passing Collingwood

This picture was made  whilst I was travelling on the train to  Fairfield in Melbourne. 

I was going to the Photonet  Gallery to see about an exhibition and book for my Edgelands project. When I travel on the trains in Melbourne I take usually take snaps  of the city through the windows of the train. 

At this stage I had more or less decided to give up using 35m film and switching  to  digital. I was in the process of using up the stock of Kodak Portra 400 ASA that I had stored in the fridge.  Then fini. 

telling a story

By now I  had morphed into a photographer who was straddling the film and digital worlds with little idea  of the digital world was closing in on me,  or was reshaping photography. I was primarily looking at images on the monitor but still thinking  of photography in the old film terms --eg., the snapshot of the Nth Melbourne railway station whilst I was on the road.  

I had  not yet realised that curators  would frame the pushing the boundaries of art photography as  primarily  coming from  the use of computer software to create complex imagery that stood in stark contrast  to the mundane and normal digital photography being produced.  

I was vaguely thinking in terms of self-publishing the best  photographs from my portfolio. Only I didn't really have a portfolio.  Nor was I sure how to go about creating one---other than taking lots of photographs,  selecting the best, and approaching Blurb. 

John Szarkowski challenged the ability of photography to explain large-scale public subjects in both the preface to The Photographer's Eye (1966) and in Mirrors and Windows (1978). In The Photographer's Eye he wrote, "Photography has never been successful at narrative" and he declared the fields of photojournalism and documentary non-effectual in Mirrors and Windows writing, "Photography's failure to explain large public issues has become increasingly clear...Most issues of importance cannot be photographed." He argued that attempts to photograph World War II were unable to explain events without heavy captioning. 

wandering the city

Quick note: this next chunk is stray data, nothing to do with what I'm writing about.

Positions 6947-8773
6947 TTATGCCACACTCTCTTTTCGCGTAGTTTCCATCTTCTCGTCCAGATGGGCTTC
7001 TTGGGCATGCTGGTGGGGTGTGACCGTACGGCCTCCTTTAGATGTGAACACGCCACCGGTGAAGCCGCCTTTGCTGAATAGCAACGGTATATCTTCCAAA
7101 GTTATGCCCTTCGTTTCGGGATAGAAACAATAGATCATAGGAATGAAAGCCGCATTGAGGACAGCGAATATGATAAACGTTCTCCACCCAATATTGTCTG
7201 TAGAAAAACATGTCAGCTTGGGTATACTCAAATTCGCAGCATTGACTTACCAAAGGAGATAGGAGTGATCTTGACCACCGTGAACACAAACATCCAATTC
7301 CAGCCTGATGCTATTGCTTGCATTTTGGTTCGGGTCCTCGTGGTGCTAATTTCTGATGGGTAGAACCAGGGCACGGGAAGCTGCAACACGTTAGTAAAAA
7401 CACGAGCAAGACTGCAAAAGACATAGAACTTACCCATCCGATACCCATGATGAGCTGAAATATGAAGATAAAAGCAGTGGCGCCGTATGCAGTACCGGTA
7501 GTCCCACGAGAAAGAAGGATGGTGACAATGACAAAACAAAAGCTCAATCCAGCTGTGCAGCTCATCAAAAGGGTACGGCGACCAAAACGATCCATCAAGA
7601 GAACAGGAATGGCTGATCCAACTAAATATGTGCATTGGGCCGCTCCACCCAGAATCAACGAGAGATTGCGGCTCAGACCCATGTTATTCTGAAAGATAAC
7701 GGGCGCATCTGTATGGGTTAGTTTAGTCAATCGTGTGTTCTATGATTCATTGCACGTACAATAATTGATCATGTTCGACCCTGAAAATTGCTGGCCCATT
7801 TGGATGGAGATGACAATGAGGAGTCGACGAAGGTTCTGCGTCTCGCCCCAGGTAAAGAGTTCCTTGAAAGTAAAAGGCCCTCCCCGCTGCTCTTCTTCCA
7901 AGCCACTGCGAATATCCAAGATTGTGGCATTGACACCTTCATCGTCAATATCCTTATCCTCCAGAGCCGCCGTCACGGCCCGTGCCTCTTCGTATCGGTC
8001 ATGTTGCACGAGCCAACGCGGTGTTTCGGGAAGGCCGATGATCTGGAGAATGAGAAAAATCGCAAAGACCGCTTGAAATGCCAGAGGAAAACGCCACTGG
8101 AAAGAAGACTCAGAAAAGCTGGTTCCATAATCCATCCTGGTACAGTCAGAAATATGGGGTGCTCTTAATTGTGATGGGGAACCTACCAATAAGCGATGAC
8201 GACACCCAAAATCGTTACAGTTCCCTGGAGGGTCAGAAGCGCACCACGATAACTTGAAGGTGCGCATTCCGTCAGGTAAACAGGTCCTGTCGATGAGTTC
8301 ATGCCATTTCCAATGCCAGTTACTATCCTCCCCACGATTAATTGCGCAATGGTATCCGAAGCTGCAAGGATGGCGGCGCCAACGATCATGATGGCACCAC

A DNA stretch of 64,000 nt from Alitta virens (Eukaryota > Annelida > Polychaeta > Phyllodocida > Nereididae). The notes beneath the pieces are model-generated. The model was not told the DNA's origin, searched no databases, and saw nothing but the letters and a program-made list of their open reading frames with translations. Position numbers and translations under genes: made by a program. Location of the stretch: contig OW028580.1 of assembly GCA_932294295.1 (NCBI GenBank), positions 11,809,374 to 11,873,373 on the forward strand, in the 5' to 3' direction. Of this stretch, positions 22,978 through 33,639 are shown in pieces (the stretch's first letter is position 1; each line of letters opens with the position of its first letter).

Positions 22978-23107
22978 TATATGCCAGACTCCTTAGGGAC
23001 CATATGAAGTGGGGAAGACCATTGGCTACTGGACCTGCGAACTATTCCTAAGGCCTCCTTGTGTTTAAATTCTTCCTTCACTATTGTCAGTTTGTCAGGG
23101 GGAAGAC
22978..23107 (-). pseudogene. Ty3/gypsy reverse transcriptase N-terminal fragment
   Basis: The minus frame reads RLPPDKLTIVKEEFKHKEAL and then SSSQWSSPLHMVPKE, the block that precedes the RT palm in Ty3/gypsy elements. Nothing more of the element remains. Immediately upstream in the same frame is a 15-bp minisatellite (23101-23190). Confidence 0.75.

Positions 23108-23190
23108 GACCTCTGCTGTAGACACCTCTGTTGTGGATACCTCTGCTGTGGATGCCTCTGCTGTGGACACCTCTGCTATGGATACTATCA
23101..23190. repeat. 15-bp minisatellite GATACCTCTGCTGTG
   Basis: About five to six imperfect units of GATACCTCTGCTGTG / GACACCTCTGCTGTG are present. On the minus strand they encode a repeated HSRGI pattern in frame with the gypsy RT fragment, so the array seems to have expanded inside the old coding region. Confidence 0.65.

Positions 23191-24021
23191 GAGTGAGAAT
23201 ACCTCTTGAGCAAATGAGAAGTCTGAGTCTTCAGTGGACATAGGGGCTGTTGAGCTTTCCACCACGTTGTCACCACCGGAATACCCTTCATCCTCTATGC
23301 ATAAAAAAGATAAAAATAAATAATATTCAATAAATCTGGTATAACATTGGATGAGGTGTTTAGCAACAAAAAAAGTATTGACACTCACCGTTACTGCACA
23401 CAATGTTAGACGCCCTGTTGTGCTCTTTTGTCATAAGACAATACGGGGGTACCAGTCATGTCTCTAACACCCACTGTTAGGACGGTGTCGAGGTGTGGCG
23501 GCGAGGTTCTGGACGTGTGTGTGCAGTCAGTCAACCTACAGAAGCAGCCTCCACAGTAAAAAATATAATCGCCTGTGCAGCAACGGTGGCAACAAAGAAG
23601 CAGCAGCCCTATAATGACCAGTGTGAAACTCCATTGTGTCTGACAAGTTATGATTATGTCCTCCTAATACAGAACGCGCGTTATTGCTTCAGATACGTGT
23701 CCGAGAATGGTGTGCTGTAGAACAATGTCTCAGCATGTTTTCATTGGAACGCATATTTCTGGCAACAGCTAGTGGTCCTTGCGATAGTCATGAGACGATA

Some hold that there are  two kinds of photographers, collectors and sculptors. Sculptor type photographers are those who set up a scene,  creating it from scratch,  and then take a picture of it.  In contrast, collector type photographers  wander, bringing things home that they find out in the world and they  often have a vague idea or kind of personal fantasy that they look for out in the world.

The process of wandering is central to my Leica snapshots. When I walk the city my route is seldom pre-conceived and I am not looking for very specific things. I did not  have a list of things to photograph  in my notebook.  I would often walk with the standard poodles. 

a Leica world

The Leica  camera's  has a classical  minimalist design. For Leica form follows function. This is such a contrast to the computerised digital cameras of today. 

The bottom line of the Leica camera (film based or filmless) is that  it is grounded in the great German tradition of solid engineering. The film based products, like those from Linhof,  last forever and do not bring repeat business. 

During the 20th century Leica developed excellent technical solutions, supplied reliable goods and created long-lasting relationships with the customers. The main qualities - over-engineering, obsession with detail and an extreme emphasis on durability - demand a price: the products last a lifetime  and do not bring repeat business. 

The  M4-P (1981)  was primitive technology compared to the Cannon and Nikon DSLR's that other photographers were using. Leica is a conservative company--the single lens reflex  film cameras had  eclipsed rangefinders in the 1970s! 

The  M4-P  did not add much to the progress of the rangefinder camera. It  is a manual-focus camera and it  did not add automatic exposure metering with manual selection of either shutter speed or aperture that was very accurate. I still  had to use a hand held light meter or guess the exposure.  It was primitive technology compared to the Cannon and Nikon DSLR's that other photographers were using. Leica was a conservative company.